‘Whatever. I’ll find the truth.’ Kiet walked over and thumped Sam on the shoulder, the same way he always said goodbye, then jumped in the van and drove off with a spin of the wheels on the gravel driveway. Sam waited until the van had disappeared down the long driveway and turned onto the road before he let himself relax.
The relief at not having to go to Christophe’s party was huge, and he pushed away the stab of guilt from sending Kiet in his place. His conscientious big brother wasn’t the best at socialising, and Sam knew he only had a couple of hours to himself before Kiet made an excuse to avoid people. He’d be back at the farm soon enough, and they could have a couple of beers together on the decrepit porch overlooking the oyster farm. The view over Rainbow Cove was stunning. Sam would never tire of it. He’d missed it when he’d gone away to finish his schooling, then years at university gaining his science degree in aquaculture, and a Masters degree with a thesis in an incredibly niche area of oyster farming.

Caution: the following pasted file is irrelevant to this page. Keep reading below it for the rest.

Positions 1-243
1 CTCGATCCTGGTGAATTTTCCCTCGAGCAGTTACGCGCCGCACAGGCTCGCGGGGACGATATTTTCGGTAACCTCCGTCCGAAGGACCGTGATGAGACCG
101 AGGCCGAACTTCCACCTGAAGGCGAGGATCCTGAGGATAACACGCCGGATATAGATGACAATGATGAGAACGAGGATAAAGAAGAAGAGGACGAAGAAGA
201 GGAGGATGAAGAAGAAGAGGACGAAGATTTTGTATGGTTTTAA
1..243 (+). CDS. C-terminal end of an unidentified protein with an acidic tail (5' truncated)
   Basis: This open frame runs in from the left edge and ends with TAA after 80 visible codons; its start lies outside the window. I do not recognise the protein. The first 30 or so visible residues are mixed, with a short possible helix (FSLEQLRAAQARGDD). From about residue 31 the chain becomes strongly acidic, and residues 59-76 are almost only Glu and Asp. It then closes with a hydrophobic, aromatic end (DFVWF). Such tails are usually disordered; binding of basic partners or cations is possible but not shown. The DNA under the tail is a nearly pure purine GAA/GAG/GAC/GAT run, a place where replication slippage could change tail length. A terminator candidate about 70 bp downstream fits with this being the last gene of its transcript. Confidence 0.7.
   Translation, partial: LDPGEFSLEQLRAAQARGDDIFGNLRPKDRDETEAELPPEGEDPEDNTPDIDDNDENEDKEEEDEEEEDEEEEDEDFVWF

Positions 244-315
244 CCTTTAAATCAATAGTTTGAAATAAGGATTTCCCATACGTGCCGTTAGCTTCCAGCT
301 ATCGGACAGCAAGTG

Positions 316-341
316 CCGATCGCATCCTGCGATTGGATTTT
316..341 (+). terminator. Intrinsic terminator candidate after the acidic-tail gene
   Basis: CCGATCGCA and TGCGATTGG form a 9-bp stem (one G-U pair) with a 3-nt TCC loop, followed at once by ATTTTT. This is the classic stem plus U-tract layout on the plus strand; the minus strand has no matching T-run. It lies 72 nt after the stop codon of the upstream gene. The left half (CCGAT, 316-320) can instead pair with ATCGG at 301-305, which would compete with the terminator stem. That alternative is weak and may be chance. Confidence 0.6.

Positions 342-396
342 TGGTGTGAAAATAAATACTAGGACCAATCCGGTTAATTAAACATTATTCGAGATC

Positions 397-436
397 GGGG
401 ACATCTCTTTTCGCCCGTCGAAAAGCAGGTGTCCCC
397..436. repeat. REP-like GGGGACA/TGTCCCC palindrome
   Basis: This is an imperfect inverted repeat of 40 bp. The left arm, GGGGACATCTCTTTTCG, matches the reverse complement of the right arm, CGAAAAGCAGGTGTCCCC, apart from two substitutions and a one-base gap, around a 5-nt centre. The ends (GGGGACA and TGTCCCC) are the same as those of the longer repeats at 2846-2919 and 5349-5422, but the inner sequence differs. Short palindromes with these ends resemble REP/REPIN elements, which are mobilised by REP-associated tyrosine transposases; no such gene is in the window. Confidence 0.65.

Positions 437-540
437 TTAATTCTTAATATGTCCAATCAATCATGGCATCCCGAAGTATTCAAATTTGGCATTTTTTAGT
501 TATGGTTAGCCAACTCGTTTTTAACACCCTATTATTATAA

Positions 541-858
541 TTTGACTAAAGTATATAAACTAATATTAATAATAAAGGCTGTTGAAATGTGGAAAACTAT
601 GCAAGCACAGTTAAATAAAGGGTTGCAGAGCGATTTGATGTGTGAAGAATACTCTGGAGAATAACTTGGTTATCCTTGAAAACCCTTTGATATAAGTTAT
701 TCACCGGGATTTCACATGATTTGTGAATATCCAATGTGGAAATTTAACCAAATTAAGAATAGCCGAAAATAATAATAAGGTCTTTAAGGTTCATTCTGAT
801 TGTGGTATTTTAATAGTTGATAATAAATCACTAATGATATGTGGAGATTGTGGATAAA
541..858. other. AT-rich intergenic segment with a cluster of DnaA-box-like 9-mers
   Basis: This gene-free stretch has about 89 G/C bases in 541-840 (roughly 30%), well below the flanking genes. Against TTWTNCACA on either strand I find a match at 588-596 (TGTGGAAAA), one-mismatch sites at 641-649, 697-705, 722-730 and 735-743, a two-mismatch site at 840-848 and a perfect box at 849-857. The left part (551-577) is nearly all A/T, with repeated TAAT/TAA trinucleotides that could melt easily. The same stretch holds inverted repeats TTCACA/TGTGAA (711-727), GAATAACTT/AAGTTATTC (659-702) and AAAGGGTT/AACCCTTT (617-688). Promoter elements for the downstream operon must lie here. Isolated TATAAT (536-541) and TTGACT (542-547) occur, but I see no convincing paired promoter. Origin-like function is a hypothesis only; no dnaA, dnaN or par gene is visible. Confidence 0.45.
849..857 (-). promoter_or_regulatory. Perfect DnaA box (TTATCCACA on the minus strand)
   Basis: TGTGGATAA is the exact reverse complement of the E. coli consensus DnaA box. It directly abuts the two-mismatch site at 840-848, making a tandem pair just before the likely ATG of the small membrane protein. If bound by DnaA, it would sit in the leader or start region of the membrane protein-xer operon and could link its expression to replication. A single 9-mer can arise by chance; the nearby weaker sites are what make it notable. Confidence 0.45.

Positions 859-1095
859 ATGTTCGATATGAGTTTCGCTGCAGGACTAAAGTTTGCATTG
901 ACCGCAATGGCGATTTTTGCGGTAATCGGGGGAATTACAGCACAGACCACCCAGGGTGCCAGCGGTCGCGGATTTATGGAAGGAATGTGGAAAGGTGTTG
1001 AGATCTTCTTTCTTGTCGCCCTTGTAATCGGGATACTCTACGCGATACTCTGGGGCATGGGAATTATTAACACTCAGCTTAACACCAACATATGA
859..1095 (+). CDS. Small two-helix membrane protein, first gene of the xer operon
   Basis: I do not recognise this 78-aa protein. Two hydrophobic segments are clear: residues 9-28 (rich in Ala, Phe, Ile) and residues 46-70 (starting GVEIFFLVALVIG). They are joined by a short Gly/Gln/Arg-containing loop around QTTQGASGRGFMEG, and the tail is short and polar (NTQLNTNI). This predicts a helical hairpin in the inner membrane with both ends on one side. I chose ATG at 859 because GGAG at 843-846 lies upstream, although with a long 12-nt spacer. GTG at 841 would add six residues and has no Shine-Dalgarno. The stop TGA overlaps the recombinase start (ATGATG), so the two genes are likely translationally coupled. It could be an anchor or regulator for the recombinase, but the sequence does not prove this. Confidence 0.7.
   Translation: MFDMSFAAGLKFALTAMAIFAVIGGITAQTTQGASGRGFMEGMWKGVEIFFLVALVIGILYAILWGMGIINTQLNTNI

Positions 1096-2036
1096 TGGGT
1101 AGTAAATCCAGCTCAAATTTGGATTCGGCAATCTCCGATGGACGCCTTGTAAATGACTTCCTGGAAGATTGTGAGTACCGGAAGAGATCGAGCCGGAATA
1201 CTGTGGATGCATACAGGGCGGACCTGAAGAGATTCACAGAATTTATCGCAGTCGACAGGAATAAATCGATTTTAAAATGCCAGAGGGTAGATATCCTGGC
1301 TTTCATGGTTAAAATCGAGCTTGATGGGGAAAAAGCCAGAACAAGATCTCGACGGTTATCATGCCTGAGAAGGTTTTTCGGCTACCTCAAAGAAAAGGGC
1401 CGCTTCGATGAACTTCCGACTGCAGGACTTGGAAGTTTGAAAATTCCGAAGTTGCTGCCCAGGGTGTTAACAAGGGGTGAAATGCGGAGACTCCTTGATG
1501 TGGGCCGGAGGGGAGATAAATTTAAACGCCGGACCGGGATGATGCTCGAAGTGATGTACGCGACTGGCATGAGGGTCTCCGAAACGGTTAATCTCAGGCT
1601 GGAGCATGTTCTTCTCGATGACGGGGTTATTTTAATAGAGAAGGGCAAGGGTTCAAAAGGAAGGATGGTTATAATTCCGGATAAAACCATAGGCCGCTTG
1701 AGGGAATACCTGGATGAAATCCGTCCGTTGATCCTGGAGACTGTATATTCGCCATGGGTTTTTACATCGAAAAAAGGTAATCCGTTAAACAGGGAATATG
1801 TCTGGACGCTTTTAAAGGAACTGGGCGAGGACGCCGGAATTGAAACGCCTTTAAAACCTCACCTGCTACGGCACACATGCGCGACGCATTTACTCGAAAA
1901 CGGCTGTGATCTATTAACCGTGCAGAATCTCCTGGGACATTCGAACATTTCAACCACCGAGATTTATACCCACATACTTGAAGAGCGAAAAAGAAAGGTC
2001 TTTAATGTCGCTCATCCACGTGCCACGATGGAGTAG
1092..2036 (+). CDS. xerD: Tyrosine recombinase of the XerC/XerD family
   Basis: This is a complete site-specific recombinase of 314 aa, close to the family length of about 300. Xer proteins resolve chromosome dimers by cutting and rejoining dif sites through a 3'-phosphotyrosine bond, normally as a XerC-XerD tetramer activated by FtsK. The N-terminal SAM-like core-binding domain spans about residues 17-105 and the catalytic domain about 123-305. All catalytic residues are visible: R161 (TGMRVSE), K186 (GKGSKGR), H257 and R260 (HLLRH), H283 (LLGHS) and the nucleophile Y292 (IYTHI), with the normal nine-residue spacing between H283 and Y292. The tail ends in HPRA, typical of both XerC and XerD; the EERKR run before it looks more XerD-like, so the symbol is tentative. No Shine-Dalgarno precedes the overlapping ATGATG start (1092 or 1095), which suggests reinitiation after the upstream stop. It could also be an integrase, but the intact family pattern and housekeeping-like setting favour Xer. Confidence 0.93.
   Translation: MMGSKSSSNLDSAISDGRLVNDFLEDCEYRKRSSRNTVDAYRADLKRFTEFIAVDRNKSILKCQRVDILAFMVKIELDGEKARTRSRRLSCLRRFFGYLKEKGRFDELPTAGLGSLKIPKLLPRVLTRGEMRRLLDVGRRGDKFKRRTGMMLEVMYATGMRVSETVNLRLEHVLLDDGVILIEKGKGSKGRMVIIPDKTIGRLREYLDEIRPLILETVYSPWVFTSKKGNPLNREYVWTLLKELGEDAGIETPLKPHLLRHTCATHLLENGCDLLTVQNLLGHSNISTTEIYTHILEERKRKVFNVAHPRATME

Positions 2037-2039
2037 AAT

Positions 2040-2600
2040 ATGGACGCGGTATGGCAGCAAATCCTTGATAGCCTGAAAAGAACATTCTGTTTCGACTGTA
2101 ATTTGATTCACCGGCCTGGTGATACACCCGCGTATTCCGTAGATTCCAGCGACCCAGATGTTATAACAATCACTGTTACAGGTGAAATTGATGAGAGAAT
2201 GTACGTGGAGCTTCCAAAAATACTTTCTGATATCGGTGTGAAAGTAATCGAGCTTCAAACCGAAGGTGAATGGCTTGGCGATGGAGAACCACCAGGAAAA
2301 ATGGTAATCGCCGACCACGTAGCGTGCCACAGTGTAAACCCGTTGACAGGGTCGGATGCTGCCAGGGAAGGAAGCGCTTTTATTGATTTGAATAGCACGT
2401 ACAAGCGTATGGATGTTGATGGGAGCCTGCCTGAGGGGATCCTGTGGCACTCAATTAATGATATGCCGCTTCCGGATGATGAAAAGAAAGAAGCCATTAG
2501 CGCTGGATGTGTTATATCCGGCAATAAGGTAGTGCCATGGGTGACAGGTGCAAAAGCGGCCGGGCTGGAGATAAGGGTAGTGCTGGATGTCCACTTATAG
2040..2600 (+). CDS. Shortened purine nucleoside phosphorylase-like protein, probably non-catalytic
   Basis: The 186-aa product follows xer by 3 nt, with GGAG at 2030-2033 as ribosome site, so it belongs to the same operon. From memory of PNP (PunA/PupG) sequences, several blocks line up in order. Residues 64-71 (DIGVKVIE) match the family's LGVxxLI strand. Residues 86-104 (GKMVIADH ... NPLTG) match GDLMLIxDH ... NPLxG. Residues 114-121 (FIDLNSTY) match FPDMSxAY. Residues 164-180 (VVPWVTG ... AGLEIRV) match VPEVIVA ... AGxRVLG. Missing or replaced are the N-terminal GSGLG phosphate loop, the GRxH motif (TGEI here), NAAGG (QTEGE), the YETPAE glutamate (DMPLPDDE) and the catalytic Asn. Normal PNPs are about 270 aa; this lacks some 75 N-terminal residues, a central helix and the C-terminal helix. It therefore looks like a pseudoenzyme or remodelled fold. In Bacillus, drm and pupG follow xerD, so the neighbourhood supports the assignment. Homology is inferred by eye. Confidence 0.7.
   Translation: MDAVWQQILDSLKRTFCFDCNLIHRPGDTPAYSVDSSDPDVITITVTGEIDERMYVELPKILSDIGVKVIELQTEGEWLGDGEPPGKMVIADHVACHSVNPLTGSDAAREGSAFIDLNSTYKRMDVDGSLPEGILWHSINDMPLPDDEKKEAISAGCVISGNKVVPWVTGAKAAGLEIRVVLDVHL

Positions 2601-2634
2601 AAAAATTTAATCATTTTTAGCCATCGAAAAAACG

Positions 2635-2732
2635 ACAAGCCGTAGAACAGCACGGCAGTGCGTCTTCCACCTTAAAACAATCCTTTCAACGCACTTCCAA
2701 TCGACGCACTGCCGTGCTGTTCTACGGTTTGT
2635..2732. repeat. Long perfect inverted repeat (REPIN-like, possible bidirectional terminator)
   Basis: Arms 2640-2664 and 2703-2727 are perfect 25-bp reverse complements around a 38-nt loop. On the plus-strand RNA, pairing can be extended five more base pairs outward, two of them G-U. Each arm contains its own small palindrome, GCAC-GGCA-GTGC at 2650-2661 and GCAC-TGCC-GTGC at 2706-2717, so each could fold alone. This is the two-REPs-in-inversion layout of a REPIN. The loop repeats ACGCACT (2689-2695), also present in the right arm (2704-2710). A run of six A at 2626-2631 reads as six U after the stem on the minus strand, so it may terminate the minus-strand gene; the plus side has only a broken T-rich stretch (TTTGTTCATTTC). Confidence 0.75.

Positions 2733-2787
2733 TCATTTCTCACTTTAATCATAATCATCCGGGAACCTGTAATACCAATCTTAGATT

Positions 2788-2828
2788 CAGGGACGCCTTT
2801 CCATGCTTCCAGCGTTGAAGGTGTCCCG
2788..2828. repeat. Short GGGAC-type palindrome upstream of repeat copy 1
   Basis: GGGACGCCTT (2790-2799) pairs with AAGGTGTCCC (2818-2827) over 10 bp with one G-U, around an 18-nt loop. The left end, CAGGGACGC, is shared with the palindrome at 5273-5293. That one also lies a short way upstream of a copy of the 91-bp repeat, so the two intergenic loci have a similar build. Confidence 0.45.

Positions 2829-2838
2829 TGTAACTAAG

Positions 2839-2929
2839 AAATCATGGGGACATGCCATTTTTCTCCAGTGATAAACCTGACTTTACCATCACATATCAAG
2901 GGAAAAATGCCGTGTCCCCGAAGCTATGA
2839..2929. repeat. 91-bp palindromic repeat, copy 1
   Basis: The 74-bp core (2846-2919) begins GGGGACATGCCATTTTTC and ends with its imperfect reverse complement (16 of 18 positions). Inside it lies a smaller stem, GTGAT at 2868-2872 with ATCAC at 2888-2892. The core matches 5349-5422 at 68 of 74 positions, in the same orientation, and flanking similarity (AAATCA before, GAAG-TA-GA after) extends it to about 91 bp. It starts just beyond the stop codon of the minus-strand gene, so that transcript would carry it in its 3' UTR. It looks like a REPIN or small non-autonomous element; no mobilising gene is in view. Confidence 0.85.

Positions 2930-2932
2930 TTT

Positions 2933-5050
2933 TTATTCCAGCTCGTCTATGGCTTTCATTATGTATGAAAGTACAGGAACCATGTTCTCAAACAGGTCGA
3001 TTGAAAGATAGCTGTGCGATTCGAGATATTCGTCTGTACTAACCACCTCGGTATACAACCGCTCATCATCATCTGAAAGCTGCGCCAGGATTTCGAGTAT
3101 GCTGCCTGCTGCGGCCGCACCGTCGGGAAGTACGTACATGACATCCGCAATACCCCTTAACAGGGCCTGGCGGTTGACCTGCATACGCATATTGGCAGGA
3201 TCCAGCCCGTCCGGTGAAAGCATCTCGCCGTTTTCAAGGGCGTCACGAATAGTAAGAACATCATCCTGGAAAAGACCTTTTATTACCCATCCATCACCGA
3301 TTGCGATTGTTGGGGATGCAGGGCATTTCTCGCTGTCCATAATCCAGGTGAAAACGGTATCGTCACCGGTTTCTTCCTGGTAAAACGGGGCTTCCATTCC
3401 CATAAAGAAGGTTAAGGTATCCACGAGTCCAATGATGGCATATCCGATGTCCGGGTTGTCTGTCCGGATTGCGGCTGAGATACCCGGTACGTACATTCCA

He strode back to the cottage to grab a snack and sit down at his laptop for a break. With all the drama lately, he hadn’t logged into his Sky Disc Hooks account for a few days, and he missed it. The online game had everything—chat groups with people from all over the world, including his cousins in Thailand—and enough strategy to make playing the actual game fun. The game was a nod to Terry Pratchett’s Discworld, and Sam had built his own disc with his own city and farms. Lately he’d been trading with the user Velebit. Velebit had been on SDH for a while before Sam googled his username out of curiosity. It was a mountain range in Croatia, so he assumed Velebit lived near there. After all, his username, Crassostrea, was the Latin name for oysters.